There are over a dozen panels available to watch again at the Lyme Crime YouTube page, so head over there, subscribe, and experience a book festival from the comfort of your living room.

Thursday 25 June 2020

Hunted - publication day

Hunted, my first book under the pseudonym Alex Knight, is published in the UK today.

It's a little weird having a new book out right now. Normally, I would have a launch event at a bookshop and get to meet readers, sign some books and have a few glasses of wine. There would be post-launch drinks in a beer garden somewhere with other writers and readers. 

But obviously none of that's happening right now, so Hunted is going out with a little less fanfare than normal.

I'm really proud of it and I think it's one of my best books, so I hope people buy it. 

You can help by getting the word out, telling your friends, leaving a review (if you like it, feel free not to if you hate it!), talking about it on Facebook - anything you can do will be much appreciated.

In the meantime, you can tune in virtually to OnLyme Crime on Saturday morning at 11am to see me and Tony Kent talk about Hunted and his fantastic thriller Power Play.

Check out the blurb below, and you can read chapter one on the Alex Knight website - if you enjoyed the Carter Blake books, I think you'll love it.

– Sunday Times bestselling author Steve Cavanagh

Trade Paperback



You're woken early by the doorbell. It's a young girl, the daughter of the love of your life. She's scared, covered in blood, she says her mother is hurt.

You let her in, try to calm her down, tell her you're going to get help. You reach for your phone, but it lights up with a notification before you touch it.

It's an Amber alert, sent to every one of the four million phones in the Bay Area - a child has been abducted by a dangerous suspect.

The child is the girl standing in front of you.

The suspect? You.

Saturday 20 June 2020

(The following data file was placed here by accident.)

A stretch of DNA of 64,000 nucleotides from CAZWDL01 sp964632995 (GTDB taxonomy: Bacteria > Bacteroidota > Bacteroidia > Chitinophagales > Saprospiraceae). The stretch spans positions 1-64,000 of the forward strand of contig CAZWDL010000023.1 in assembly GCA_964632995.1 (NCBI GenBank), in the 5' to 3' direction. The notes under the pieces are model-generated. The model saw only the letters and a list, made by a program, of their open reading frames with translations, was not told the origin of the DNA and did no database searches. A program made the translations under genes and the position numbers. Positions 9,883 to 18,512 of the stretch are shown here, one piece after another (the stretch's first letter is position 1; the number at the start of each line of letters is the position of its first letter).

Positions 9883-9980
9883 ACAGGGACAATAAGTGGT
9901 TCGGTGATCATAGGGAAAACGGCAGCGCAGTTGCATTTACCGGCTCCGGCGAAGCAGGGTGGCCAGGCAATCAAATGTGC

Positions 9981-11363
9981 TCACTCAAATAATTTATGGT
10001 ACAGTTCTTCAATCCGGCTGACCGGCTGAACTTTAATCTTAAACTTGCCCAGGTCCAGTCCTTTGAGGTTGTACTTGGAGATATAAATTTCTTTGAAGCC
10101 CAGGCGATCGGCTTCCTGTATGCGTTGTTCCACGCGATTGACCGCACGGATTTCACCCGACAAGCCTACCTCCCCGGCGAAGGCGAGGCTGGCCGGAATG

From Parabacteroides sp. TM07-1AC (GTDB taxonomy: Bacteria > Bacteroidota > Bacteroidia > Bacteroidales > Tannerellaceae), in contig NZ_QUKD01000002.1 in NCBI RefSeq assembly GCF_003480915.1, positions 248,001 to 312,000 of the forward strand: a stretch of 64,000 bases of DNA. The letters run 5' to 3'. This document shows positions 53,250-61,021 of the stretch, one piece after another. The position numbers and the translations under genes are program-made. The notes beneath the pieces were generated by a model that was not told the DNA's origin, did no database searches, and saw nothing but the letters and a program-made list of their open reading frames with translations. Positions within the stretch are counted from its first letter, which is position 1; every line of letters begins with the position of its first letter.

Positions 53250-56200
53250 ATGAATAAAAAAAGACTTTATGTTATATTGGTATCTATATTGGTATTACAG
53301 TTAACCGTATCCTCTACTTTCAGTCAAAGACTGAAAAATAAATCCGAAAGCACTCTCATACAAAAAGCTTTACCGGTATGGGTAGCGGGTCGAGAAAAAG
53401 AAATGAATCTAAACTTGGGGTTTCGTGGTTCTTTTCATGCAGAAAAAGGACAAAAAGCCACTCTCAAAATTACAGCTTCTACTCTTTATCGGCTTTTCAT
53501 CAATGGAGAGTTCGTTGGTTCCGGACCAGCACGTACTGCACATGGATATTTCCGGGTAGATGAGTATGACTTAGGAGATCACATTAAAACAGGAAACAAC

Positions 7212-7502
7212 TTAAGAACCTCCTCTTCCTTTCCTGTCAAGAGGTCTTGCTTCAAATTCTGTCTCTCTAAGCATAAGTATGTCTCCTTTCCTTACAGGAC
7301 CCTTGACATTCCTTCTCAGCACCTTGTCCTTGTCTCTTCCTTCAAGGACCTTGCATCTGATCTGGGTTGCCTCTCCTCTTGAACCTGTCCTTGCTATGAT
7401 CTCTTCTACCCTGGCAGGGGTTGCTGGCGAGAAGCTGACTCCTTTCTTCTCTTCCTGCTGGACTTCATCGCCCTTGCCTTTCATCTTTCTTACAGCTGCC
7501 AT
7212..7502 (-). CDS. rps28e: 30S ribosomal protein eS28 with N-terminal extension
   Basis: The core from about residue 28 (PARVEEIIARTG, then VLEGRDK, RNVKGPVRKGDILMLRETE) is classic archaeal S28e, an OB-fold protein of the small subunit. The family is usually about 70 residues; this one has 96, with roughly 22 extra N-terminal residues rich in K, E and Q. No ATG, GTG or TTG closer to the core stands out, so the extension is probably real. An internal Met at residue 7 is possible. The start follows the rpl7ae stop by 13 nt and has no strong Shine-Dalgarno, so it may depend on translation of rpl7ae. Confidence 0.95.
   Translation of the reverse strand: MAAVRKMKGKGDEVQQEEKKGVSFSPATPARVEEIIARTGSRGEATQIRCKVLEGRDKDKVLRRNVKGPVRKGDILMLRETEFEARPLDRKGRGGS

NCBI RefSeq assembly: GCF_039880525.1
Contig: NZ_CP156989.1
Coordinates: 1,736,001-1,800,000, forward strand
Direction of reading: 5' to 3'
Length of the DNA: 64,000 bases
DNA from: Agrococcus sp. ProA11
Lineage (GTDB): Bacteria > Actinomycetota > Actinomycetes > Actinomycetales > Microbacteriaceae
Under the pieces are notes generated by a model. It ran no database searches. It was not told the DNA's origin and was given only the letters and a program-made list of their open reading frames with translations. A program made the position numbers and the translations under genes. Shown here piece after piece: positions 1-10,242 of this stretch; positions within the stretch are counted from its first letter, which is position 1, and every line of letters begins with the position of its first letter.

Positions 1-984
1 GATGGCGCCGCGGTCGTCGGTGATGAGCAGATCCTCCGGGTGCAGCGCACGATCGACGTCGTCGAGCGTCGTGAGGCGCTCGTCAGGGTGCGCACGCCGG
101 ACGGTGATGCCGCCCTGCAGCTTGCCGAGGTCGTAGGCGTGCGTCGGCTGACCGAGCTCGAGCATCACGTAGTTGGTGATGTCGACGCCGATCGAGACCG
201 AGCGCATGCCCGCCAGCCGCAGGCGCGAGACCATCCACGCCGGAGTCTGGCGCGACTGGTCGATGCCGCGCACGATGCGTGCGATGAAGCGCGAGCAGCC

Lyme Crime - see me twice!

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Rather greedily, I'm going to be appearing at OnLyme Crime twice - once as Mason Cross, once as Alex Knight.

First up, I'm doing the TRAIN NOIR panel with SJI Holliday. We did a Train Noir tour in the Autumn for What She Saw Last Night and Susi's brilliant thriller Violet and it was so much fun, so I'm looking forward to the (virtual) reunion.

Then, on Saturday morning, I'm teaming up with Tony Kent for SETTING THE PACE, which should be a lot of fun too. He'll be talking about Power Play, which I read this year and absolutely loved. It's also the first-ever event for Alex Knight and for Hunted.

As you would expect, this is a virtual festival, and details of how to book your free ticket will be available soon, check out the Lyme Crime Facebook page for more details and the rest of the lineup.

Thursday 25th June, 6pm
Train Noir
SJ Holliday and Mason Cross discuss their most recent novels, both of which are set on trains, talking about the journeys that inspired them and how this particular form of travel lends atmosphere, momentum and claustrophobia to a thriller.

Saturday 27th June, 11am
Setting the Pace
When a book becomes a rollercoaster. Thriller authors Alex Knight and Tony Kent reveal the secrets to writing a page-turner.

Saturday 2 May 2020

Who the hell is Alex Knight?

So it's May, and my new book has usually appeared by now, and some people having been asking where it is.